[10] Email from Nsimba Paxe, CNIDAH, Luanda, 3 April 2013. Angola also reported identifying 1,497 cluster munition victims in Huambo province through the same survey. Statement of Angola, Convention on Cluster Munitions Fourth Meeting of States Parties, 9–13 September 2013.

[11] Interview with Nsimba Paxe, CNIDAH, in Luanda, 27 June 2016.

[12] HALO Trust, “Angola ERW Accident Report: 1975–2015; Bie, Benguela, Huambo, Huila, Kuando Kubango and Kwanza Sul,” undated.

[13] Mario Nunes, NPA, “Cluster Munitions Remnants: Desk Assessment Report,” 5 February 2016.


Victim Assistance

Last updated: 21 October 2018

Victim assistance action points

  • Fully support the prosthetic and orthopedic centers, including provision of materials, so survivors and persons with disabilities can obtain prosthetic and orthotic devices.
  • Include landmine survivor assistance in the planning of disability support services.

Victim assistance planning and coordination[1]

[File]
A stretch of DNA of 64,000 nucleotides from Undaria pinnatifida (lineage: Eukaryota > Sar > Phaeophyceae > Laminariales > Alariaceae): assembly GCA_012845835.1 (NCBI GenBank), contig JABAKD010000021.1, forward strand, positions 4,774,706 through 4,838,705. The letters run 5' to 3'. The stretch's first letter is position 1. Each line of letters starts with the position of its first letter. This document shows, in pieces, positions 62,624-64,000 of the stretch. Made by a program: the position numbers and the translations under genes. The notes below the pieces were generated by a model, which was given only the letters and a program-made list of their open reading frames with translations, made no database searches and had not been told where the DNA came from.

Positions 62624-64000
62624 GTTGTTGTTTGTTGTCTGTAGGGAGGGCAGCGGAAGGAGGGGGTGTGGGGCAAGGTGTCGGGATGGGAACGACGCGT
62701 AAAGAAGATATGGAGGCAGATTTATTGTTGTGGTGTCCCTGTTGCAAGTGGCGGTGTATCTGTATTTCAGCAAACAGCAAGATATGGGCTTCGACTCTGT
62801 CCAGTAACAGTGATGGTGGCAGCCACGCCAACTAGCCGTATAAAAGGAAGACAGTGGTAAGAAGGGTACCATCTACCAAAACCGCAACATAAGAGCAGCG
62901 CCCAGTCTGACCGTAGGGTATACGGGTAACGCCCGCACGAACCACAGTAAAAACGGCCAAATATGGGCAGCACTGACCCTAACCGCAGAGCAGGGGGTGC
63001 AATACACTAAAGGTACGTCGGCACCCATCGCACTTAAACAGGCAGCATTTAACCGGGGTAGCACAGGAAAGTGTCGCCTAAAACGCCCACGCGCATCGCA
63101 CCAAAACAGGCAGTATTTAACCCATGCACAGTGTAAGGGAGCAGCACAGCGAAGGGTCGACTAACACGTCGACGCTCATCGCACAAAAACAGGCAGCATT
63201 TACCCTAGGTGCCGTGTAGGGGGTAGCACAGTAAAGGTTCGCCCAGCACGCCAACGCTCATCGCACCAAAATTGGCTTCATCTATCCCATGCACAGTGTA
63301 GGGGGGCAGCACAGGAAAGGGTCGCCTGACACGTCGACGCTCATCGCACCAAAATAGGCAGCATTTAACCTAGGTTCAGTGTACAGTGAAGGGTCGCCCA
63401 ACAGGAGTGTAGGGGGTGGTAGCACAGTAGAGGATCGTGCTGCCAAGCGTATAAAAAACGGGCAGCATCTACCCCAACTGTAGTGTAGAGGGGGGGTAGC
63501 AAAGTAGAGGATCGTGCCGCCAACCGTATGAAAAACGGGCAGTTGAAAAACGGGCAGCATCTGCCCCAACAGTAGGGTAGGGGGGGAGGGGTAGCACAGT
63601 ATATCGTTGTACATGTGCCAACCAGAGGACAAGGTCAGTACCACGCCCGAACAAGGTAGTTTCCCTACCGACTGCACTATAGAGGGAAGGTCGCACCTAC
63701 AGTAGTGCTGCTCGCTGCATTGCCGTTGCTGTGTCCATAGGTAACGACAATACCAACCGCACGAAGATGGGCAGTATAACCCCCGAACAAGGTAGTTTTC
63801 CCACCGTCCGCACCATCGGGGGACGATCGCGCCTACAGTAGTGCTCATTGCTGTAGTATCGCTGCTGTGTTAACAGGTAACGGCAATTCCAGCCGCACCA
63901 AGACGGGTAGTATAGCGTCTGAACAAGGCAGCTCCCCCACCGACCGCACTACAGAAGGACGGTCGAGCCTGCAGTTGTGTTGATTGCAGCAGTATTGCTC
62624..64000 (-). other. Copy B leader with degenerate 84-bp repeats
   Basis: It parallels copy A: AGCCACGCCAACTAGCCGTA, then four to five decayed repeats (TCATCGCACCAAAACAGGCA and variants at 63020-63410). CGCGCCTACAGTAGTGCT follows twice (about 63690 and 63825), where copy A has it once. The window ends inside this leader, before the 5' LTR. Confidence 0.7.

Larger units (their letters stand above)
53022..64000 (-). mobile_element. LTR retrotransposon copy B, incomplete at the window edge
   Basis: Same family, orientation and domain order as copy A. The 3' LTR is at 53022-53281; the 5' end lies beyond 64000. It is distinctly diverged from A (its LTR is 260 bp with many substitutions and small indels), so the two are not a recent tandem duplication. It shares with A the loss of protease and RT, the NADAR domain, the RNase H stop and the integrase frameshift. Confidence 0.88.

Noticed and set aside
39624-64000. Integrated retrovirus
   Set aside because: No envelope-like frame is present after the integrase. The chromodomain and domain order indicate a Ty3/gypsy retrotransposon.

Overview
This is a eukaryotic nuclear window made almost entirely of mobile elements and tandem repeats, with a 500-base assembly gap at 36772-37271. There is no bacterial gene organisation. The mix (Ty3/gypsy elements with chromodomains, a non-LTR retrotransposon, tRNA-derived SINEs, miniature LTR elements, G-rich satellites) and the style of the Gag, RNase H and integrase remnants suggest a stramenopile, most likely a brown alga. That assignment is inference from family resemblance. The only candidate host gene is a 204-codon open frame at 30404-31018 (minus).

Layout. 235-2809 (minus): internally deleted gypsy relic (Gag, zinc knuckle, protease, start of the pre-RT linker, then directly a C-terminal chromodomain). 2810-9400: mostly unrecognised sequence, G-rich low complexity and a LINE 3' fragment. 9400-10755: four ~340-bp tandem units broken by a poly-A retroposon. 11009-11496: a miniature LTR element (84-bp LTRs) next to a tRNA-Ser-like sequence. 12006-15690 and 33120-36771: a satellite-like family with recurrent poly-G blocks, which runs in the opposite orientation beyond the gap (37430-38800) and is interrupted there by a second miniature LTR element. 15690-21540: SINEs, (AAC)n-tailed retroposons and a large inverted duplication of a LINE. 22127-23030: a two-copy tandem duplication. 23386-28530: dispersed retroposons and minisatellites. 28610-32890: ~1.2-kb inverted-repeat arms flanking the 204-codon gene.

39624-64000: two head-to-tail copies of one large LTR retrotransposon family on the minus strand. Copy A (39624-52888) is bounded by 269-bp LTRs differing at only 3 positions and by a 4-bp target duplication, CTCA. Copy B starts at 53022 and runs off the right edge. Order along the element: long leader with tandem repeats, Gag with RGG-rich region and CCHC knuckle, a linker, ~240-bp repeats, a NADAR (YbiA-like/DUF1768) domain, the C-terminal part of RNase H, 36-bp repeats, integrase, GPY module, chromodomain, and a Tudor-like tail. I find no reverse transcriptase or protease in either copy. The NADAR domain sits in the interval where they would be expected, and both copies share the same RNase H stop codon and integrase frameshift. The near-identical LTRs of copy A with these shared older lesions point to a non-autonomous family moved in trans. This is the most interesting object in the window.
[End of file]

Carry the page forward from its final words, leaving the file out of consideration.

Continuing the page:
Government focal point

The National Intersectoral Commission for Demining and Humanitarian Assistance (Comissão Nacional Intersectorial de Desminagem e Assistência Humanitária, CNIDAH) Department of Mine Victim Assistance

Coordination mechanisms

Occasional meetings; remote communications

Coordination regularity/frequency and outcomes/effectiveness

Intermittent and infrequent, as funds allow

Plans/strategies

National Integrated Plan for Mine Victim Assistance, 2013–2017

Disability sector integration

 

Lacking integration. Angola has the National Council for Social Action (CNACS) that supports persons with disabilities and other vulnerable persons, but CNIDAH is not an active participant or contributor to CNACS, which is a key sustainability issue

Survivor inclusion and participation

Survivor networks participate in CNACS but not CNIDAH. CNIDAH conducted some targeted interviews with landmine survivors but did so separate to survivor networks